Psychedelic Sickness: Woods & Dungen Team Up for “Turn Around”

Joel Biswas takes a look at "Turn Around," the first single from Woods and Dungen's Marfa Myths LP.
By    February 6, 2018

Joel Biswas refuses to see Dead and Co.

In Amir Bar-Lev’s seminal Amazon documentary Long Strange Trip, Jerry Garcia recounts coming of age in late ’50s and early ’60s America and yearning for a human experience bigger than apple pie, Chevrolet, and the prospect of nuclear annihilation. That yearning remains the essence of psychedelia. Musically it’s the sonic equivalent of the chase; simultaneously within and without, where it’s possible to be in a moment and yet still yearn for it, an irresistible magnetic field of pure experience. It’s music that’s expansive enough to reveal the universal and intimate enough to be a personal revelation.

Years later, a new age of soul-sickness calls for new psychedelic heroes. For those attuned to the right vibratory frequency, there’s Dungen and Woods—kindred spirits in stoking the psychic fire despite wildly diverging influences and provenance (Stockholm and Brooklyn, respectively). Each have been mapping interior worlds for more than a decade. They wear their rich palette of influences lightly—from Wilco and Flaming Lips to Blue Cheer, the Velvets and Can, Jorma Kaukonnen and Procol Harum. And beneath the shimmering keyboards and cosmic instrumentals, each writes indelible songs.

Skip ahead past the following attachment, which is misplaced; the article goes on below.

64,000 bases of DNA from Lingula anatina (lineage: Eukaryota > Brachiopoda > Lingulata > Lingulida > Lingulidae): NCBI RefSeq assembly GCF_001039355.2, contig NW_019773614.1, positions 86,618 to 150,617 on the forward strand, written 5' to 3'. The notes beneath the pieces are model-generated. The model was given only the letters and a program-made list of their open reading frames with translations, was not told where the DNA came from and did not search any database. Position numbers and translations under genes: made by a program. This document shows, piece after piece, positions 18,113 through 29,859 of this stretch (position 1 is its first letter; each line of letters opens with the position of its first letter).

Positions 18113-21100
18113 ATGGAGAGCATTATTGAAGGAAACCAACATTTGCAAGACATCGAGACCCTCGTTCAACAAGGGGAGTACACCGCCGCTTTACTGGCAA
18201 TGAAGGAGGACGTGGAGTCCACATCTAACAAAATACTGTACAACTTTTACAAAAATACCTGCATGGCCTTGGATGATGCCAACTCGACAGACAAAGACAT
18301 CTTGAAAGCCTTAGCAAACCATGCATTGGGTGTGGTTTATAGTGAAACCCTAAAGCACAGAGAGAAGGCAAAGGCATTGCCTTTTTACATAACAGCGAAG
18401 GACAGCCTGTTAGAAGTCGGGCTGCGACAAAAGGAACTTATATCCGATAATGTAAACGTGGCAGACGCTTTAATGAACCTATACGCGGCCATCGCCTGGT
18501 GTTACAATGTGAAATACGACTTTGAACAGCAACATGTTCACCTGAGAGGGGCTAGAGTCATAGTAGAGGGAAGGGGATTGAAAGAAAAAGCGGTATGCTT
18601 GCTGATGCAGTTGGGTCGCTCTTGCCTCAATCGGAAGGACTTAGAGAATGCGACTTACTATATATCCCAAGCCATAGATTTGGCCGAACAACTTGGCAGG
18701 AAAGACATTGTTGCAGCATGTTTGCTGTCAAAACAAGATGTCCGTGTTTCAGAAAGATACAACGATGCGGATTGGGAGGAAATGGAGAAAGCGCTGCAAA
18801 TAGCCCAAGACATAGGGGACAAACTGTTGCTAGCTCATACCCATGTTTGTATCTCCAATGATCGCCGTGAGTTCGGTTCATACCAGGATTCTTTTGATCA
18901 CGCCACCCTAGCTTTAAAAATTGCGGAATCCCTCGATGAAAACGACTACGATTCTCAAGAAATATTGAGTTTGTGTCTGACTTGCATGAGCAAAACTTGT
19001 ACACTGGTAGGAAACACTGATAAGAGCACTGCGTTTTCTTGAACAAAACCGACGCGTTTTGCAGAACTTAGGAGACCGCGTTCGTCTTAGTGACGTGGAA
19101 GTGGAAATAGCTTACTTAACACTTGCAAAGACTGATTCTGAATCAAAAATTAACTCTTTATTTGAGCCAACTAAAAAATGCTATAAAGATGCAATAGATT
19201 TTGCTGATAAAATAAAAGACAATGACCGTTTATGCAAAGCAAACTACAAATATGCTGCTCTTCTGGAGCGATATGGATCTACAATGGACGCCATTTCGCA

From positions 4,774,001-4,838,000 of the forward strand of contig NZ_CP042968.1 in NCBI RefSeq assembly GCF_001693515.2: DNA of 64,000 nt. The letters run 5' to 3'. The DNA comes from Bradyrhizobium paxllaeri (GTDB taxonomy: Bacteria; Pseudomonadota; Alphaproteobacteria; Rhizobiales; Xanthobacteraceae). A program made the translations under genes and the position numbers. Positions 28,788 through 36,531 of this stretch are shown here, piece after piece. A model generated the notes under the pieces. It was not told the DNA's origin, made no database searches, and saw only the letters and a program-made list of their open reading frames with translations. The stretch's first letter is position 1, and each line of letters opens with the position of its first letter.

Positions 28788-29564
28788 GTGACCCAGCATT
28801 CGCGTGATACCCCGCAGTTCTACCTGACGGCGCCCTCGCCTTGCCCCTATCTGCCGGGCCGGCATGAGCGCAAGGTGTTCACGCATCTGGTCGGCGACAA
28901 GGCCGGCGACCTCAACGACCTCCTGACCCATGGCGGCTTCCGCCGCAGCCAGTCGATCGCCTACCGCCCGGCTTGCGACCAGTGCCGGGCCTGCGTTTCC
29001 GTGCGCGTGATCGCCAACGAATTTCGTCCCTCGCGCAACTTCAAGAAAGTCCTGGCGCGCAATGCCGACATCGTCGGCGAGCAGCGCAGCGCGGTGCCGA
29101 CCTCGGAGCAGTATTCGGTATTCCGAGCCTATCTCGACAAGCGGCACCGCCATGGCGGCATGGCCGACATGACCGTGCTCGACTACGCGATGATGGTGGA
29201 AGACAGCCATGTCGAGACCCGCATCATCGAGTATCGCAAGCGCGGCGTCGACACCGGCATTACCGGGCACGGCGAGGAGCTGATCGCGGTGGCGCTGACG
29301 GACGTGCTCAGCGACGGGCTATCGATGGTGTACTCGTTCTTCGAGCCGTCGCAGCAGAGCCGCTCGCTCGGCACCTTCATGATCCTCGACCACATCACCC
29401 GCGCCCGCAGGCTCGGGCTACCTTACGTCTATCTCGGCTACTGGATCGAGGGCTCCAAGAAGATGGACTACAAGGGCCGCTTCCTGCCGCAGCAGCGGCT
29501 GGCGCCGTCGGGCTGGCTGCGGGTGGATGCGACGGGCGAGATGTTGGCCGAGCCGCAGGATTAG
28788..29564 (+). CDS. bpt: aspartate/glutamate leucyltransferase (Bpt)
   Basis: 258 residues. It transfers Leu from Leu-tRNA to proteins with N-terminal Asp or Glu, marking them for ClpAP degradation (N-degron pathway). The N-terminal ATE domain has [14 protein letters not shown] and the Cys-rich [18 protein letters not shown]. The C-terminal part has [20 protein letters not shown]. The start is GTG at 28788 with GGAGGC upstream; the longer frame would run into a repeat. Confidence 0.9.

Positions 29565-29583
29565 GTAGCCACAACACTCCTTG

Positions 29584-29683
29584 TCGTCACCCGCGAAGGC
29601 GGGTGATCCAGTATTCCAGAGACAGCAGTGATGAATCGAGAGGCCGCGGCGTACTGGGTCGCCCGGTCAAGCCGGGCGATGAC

Best of all, Dungen’s Gustav Ejstes and Reine Fiske and Woods’ Jeremy Earl and Jarvis Taveniere have now recorded a seven song EP for Mexican Summer’s Marfa Myths series, set to drop March 16th. The first tune, “Turn Around,” appeared on Soundcloud just in time for the Super Moon. Penned by Woods’ Jeremy Earls, it’s a surprisingly retro paean to British psychedelia with stabs of doo-woop piano, a lush surf-rock guitar line and a dreamy vibe that wouldn’t be out of place in London’s UFO Club circa ’66. Together, the foursome shrug off any super-group expectations for a vibe that’s more like old friends picking up where they left off. It’s four minutes of spooky pop that primes the synapses for freakier happenings to come.